By Sylvanus Wekesa
Historically, migration has been an important part of human socio-economic activities and has facilitated activities such as trade, search for pasture, adapting to changing climatic conditions among others. In the post-Cold War era and more so in the post-911 period, the establishment of strict migration policies and tighter border control points have significantly hampered the cross-border movement of people. Despite genuine push factors that necessitate people to migrate, there is an invisible force that tries to hinder this. Countries have tightened their borders, introduced strict anti-immigration laws and host populations are fearful and hesitantly receptive and welcoming of new immigrants.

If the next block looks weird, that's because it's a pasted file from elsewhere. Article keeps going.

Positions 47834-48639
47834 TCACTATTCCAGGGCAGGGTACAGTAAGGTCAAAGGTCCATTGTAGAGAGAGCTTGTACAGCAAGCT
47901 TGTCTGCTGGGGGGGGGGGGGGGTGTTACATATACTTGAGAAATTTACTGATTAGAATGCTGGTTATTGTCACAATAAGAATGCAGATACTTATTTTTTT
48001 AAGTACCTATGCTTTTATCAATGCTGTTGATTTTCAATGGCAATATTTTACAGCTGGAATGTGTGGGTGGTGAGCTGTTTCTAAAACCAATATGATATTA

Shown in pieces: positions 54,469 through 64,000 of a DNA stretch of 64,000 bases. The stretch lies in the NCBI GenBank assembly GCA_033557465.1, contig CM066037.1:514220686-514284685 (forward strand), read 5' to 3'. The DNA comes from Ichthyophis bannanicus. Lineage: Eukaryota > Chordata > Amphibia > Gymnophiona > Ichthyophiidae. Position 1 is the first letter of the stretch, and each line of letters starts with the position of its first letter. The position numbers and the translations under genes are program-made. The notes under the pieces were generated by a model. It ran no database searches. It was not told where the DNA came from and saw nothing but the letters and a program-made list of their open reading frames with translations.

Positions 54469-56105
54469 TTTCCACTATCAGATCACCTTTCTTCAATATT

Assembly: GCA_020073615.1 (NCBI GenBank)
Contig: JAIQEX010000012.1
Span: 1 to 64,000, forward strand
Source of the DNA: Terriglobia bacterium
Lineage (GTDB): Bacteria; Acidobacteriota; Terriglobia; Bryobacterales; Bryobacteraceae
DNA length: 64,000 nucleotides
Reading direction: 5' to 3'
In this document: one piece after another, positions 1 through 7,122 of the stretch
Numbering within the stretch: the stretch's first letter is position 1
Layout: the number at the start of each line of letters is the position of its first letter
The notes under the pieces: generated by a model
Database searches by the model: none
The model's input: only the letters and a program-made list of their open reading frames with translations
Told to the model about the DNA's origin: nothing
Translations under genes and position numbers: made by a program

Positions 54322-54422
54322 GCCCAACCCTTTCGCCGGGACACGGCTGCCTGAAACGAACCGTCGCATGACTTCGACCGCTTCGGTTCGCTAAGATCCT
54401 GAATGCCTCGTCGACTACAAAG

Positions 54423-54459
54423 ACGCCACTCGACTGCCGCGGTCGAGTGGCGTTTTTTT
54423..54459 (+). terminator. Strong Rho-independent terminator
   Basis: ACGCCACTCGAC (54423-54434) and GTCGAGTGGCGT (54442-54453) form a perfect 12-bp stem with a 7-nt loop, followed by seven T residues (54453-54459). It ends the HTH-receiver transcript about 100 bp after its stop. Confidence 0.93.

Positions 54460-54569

Migration therefore has become a contentious issue. Many countries receiving huge flow of immigrants complain of the perceived or otherwise negative effects brought by immigrants. In Europe, local citizens complain of increase in crime, stress on the available social amenities and general overcrowding. In Africa, citizens complain of immigrants taking their jobs, women and also in the era of terrorism, that immigrants pose a greater security threat.